Sandhill Bokeh

This Florida Sandhill crane wasn’t too concerned about the guy crouched in the bush aiming a camera at it. The time of day and the sunlight caused the red crest to glimmer and appears over-saturated in the photo. In truth, I decreased the saturation to bring in blown out detail. What I liked best about this photo was the contrast of the crane against the browns and greens of the nice bokeh backdrop (if you just met a new word, “bokeh” is the term for the fuzzy visual quality of the out of focus areas). I wish the feathers along the crane’s neck were sharper, but that’s my own fault for using a large aperture to get the bokeh effect. I intentionally left the image a bit dark, as it more closely reflects the actual setting. I might change my mind about that and brighten it up when I come back and look at it again later. The green cast under the beak is whatever it is that grows plentifully on the surface of the body of water it was eating from. I offered it a clean paper towel I had in my camera bag, but it declined, turned and walked away. Yep. It’s definitely from around here.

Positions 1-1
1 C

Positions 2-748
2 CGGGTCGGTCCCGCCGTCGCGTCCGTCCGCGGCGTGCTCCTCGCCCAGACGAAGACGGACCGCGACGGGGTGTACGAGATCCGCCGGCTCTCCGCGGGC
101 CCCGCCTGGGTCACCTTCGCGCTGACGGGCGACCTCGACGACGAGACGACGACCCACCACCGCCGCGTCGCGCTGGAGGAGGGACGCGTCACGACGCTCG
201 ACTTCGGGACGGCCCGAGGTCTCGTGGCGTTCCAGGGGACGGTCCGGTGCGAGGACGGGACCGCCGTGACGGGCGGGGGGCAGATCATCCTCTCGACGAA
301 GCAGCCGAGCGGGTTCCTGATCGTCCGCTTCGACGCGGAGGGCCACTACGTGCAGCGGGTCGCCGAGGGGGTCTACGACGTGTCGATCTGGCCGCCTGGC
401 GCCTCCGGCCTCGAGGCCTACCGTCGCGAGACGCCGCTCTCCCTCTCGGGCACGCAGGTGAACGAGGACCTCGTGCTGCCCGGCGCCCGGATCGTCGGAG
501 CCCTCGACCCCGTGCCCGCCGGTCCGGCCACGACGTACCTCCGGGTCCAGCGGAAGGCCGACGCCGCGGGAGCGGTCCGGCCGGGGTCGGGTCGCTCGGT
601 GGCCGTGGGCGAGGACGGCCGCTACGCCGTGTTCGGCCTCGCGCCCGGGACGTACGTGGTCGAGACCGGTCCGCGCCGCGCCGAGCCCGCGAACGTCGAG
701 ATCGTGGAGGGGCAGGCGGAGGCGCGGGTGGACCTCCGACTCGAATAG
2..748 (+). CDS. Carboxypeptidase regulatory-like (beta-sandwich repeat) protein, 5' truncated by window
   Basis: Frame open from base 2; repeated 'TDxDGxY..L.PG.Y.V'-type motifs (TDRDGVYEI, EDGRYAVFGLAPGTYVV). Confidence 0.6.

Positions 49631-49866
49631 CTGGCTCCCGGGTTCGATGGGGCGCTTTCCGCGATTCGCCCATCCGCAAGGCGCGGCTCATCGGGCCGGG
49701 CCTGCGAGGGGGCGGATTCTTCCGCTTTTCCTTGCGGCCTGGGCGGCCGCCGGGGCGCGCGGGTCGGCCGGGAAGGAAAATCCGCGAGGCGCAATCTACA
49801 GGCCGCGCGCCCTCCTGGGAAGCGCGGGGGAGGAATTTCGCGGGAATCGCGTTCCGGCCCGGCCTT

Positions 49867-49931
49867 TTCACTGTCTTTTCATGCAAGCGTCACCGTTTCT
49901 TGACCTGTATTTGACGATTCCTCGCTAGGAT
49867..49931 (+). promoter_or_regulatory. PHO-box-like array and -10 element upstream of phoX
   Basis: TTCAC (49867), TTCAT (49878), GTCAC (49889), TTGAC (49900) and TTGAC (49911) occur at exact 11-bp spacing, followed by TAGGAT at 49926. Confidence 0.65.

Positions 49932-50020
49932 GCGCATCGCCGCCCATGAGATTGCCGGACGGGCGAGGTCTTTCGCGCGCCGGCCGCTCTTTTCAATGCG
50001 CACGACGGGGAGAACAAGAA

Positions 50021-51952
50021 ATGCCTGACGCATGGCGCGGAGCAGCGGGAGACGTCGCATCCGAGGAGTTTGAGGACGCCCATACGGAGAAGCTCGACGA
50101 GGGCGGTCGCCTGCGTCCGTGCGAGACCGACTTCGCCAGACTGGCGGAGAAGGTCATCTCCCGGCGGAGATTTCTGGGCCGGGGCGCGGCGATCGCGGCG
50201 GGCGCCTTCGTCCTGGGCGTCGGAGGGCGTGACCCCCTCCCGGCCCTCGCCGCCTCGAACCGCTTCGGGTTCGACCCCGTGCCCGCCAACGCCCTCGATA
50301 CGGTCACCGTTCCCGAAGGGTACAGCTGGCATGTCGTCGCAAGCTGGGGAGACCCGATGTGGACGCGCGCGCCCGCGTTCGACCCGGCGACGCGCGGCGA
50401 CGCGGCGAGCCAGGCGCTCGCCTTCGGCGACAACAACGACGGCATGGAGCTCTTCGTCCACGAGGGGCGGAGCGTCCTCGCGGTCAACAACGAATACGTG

"Sandhill Bokeh", Nikon D800, ISO 200, f/5.6 at 1/60 sec., 300mmClick for enlarged view.

“Sandhill Bokeh”, Nikon D800, ISO 200, f/5.6 at 1/60 sec., 300mm
Click for enlarged view.

=^,,^=
earlharrisphotography
Photographing people, places, pets and ponderings.
Booking family, personal, business and pet portrait sittings throughout Central Florida.

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7 comments

  1. Beautiful! It’s nice to see a bird photo from you. I think that the term “bokeh” comes from the Japanese word 暈け (‘boke’) which means “blur” and often used in photo terminology here. I had no idea it was used in English as well 🙂

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      1. I completely agree, its interesting (and fascinating) how words get assimilated into different languages. And of course I don’t mean to imply that you didn’t know it was derived from Japanese, just meant to say that I wasn’t aware it was used in other languages 🙂

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